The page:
POSEYVILLE, Ind. — While cruising along the open road this month, especially in rural areas, don’t be surprised if you suddenly find yourself driving behind a tractor. Farmers are hard at work planting this year’s crops and often need to use the roads to get to all their rows.

Mark Seib, a Poseyville farmer and United Soybean Board director, reminds motorists to be on the lookout when sharing the road this spring. Nearly 60 percent of highway fatalities occur on rural roads, according to the Federal Highway Administration.

“We’re trying to get from point A to point B as quickly and as safely as possible without tying up traffic,” Seib said. “Be especially careful when approaching a tractor at night because we’re slower moving than highway traffic.” 

Farming happens to be quite a strong economic driver in Indiana. In soybeans alone, Hoosier farmers harvested 5.1 million acres in 2013, amounting to 264 million bushels at a value of $3.3 billion, making it the fourth-largest soybean-producing state in the country.

These miracle beans have many uses. Poultry and livestock farmers use almost all of the meal from Indiana soybeans in feed for their animals.

Most soybean oil gets used by the food industry as frying oil or in baked goods, salad dressings, margarine and more.

Soybean oil can be used to make biodiesel, a renewable alternative to petroleum diesel that helps drive rural economies.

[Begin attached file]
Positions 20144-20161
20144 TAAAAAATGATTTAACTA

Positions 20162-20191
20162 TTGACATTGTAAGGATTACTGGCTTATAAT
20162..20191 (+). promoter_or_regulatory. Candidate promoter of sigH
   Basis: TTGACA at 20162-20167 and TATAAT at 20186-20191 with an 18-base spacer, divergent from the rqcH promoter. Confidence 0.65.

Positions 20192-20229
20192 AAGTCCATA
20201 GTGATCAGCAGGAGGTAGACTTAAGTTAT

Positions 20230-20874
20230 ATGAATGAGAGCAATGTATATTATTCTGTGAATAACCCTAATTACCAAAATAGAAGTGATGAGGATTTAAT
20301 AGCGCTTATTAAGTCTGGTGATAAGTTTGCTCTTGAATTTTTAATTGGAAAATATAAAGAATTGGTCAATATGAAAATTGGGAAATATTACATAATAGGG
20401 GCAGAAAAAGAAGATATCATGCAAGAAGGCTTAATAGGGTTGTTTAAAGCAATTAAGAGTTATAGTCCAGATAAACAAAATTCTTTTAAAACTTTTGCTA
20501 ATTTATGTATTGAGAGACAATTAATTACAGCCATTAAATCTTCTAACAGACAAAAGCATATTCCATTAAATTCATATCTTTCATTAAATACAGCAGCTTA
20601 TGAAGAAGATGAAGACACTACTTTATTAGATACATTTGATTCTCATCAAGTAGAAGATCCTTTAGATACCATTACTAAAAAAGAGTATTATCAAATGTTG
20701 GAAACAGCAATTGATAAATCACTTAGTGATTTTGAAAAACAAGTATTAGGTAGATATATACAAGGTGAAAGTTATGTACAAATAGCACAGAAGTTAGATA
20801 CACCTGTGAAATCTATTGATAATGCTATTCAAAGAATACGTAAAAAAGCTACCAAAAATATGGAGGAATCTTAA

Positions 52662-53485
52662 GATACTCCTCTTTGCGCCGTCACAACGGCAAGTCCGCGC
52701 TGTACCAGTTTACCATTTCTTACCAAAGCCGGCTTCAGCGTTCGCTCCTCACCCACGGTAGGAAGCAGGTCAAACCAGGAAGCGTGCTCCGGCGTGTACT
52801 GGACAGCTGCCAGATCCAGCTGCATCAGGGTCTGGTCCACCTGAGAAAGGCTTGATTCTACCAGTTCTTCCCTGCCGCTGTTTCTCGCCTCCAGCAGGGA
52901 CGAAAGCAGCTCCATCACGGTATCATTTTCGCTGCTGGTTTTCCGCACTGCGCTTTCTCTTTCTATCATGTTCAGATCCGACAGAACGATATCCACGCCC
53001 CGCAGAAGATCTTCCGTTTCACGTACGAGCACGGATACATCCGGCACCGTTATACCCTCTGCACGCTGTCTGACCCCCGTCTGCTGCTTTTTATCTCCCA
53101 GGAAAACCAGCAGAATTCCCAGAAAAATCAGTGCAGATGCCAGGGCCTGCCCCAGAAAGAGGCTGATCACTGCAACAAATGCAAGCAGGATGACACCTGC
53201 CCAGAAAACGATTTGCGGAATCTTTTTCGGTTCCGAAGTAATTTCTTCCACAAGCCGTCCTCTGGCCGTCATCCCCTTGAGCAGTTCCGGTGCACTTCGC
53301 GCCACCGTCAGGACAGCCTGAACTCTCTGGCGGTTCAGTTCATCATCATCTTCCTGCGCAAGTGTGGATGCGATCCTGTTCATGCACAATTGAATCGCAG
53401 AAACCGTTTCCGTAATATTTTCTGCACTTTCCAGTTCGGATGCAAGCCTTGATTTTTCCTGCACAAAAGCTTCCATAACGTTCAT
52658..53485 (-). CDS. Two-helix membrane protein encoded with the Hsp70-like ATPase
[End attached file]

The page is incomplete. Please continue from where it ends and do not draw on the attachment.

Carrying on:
It also is used in a hardwood plywood product sold at Home Depot, a line of Sherwin-Williams paint, a wood stain from Rust-Oleum and many more everyday products.

Farmers maintain a consistent supply of food, feed, fuel and fiber every year, so return the favor by staying alert on the roads to ensure farmers’ safety and the safety of others.

Planting season is a crucial time when farmers need to start out on the right foot. Risk comes with many of the decisions they make, such as choosing seed varieties, planting date, row spacing and herbicide use.

“Our window of opportunity is very narrow during planting season because of changing weather patterns, so that’s why you see farmers out working late at night,” Seib said. “We’re trying to make the next product that consumers will be using, like the foam in your car seat.” 

On top of that, American farmers are increasingly doing more with less, managing to get more out of every acre they plant.

U.S. soybean yields have increased 53 percent between 1980 and 2012, according to Field to Market data in the U.S. Soybean Export Council U.S. Soy Sustainability Assurance Protocol.